Fed’s Next Rescue Ready to Roll
11/08/2011 8:00 am EST
With Europe a mess and the US economy at risk, the Federal Reserve seems poised to announce a third round of stimulus. It could mean another rally.
Virtually unnoticed amid the sturm und drang last week from Europe, on November 2 the US Federal Reserve inched closer to a new round of quantitative easing.
The likely shape of such an economic stimulus effort would reflect the Fed’s fears that US economic growth is still much too weak and fragile, that the big problem is a lack of any real recovery in the housing market, and that its "Operation Twist" has failed to significantly lower mortgage rates.
What would move the Fed to actually pull the trigger on a program that would result in a political firestorm? (Remember, Republican presidential contender Rick Perry has already said he’d regard Fed Chairman Ben Bernanke as a traitor if the Fed tried to increase US economic growth ahead of the 2012 presidential election.)
Two things, I think:
- Signs that Congress will not only let the 2010 lame-duck stimulus expire in December, but also either do something that would endanger the nation’s AA credit rating or move to reduce near-term government spending, applying the brakes to an economy that’s barely moving ahead as it is.
- Signs that the Euro debt crisis—and the "solutions" to it—are likely to let loose another round of global deleveraging like we had after the Lehman Brothers bankruptcy in 2008.
The Fed is likely to get confirmation of its worst fears on both of those fronts over the next two to six weeks.
A third round of quantitative easing would by no means be as powerful a force in the markets as QE1 or QE2, but it would definitely push the US dollar lower, increase fears of inflation, prop up commodity prices, and revive the gold market.
What it would do for stock prices is less clear, although a replay of the rally that followed the announcement of QE2 is a strong possibility.
The Fed Is Getting Worried
Last week’s meeting of the Fed’s Open Market Committee ended the way that the meetings of this interest-rate-setting body always do—with a statement to the media.
Last week’s statement was cryptic (as these statements always are), and you had to study the wording carefully to see that the Fed was even contemplating any change in policy.
But there it was.
In September, the committee said that it had "discussed the range of policy tools available to promote a stronger economic recovery in the context of price stability."
Last week, the committee said that it was "prepared to employ its tools to promote a stronger economic recovery in the context of price stability."
Significantly, there was only one negative vote at this meeting, and it came from Chicago Fed chief Charles Evans, who wanted the Fed to do more to bolster the economy. After the September 21 meeting, the committee registered three negative votes on a much weaker statement on the need to act to increase economic growth.
And those votes came from three other Fed presidents—Richard Fisher, Charles Plosser, and Narayana Kocherlakota—who have been strong advocates of the Fed doing less. In other words, in the course of a month, the votes on the Open Market Committee have swung decisively in favor of more, rather than less, intervention.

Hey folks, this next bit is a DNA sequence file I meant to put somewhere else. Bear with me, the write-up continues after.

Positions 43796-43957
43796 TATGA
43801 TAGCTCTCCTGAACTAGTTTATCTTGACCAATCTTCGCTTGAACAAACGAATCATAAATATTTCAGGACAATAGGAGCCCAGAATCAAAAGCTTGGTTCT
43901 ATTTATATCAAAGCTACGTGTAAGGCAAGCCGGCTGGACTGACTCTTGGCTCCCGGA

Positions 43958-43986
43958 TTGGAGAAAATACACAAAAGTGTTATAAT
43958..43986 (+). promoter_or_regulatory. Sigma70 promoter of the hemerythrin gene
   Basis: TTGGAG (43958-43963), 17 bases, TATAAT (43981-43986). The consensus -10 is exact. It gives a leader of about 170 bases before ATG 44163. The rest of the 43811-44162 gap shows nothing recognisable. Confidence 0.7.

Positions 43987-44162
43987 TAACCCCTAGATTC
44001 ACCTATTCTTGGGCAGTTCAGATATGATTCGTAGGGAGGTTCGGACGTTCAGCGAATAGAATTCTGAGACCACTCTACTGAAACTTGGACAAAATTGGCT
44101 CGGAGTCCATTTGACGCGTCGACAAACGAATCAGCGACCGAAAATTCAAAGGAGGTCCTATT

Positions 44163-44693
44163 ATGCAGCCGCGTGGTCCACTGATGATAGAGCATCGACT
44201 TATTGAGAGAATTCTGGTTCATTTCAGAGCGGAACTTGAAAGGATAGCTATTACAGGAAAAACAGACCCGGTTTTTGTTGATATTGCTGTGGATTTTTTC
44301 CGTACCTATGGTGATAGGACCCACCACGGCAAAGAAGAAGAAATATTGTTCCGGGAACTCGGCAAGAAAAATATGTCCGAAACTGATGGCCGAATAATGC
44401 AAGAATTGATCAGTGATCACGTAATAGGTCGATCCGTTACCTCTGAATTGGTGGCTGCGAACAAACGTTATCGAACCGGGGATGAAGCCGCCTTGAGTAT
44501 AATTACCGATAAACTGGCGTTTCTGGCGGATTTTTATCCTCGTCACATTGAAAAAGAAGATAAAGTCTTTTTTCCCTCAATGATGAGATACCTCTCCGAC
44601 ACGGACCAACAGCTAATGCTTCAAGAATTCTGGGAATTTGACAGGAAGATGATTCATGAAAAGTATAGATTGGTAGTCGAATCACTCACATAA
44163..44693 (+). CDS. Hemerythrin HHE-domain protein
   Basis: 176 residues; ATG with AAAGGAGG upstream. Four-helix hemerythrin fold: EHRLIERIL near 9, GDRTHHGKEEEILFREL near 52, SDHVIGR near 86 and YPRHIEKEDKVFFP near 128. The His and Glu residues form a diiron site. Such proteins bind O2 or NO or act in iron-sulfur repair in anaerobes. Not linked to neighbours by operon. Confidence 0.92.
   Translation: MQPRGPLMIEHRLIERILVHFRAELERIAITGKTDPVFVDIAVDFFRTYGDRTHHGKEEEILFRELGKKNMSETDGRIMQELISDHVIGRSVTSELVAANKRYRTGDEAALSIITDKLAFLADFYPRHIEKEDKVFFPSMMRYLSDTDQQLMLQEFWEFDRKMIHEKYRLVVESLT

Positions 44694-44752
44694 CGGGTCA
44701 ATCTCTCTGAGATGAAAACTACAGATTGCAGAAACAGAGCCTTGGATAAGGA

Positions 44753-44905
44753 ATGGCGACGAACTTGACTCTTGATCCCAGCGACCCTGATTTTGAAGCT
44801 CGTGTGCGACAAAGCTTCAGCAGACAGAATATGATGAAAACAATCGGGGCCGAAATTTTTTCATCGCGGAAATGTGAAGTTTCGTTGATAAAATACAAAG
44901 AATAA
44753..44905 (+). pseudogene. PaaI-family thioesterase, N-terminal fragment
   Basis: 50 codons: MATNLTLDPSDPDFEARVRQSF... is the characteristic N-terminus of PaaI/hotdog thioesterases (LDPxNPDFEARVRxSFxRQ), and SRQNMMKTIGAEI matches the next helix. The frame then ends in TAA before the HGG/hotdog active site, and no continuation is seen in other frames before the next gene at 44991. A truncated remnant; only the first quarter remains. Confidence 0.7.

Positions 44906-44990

Why? Let’s start again with the committee’s statement.
"Information received since the Federal Open Market Committee met in September indicates that economic growth strengthened somewhat in the third quarter…Nonetheless, recent indicators point to continuing weakness in overall labor market conditions, and the unemployment rate remains elevated…The Committee continues to expect a moderate pace of economic growth over coming quarters and consequently anticipates that the unemployment rate will decline only gradually toward levels that the Committee judges to be consistent with its dual mandate. Moreover, there are significant downside risks to the economic outlook, including strains in global financial markets."
So this is what the Fed sees for the economy—slow growth, with unemployment staying elevated for far longer than in a typical recovery from recession. And with the risks all to the downside.
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Twisting in the Wind
The Fed might not feel compelled to move if Operation Twist appeared to be working.
This was the Fed’s effort—short of a full-scale, QE-style debt-buying program—to push down long-term interest rates, by switching its purchases of bonds from the middle of the Treasury market, at three- to seven-year maturities, to the longer end, at seven- to ten-year issues.
The thought was that, as bonds in the Fed’s portfolio matured and it rolled the proceeds over into longer-term bonds—rather than simply renewing its purchases of shorter-term bonds—this would push down the yields of the longer-term bonds that provide the benchmarks for mortgages. That, in turn, would send mortgage rates lower, and stimulate homebuying and the housing market.
It hasn’t worked. In fact, by the Fed’s own models, mortgage rates are about 0.5 percentage points higher than they should be. (We’ll leave aside the issue that, since banks have tightened their credit rules, fewer buyers can actually qualify for mortgages.)
And there’s nothing in the news to suggest that it is going to work. In fact, the news looks downright negative. The Euro debt crisis is slowing economic growth in the Eurozone to the point that the Organisation for Economic Co-operation and Development is predicting almost no growth for 2012—just 0.3%.
With growth in the developing economies of China and Brazil still slowing for the first half of the year, it now looks as if the US economy is going to struggle through another year of sub-2% growth in 2012. Hard to see that reducing unemployment.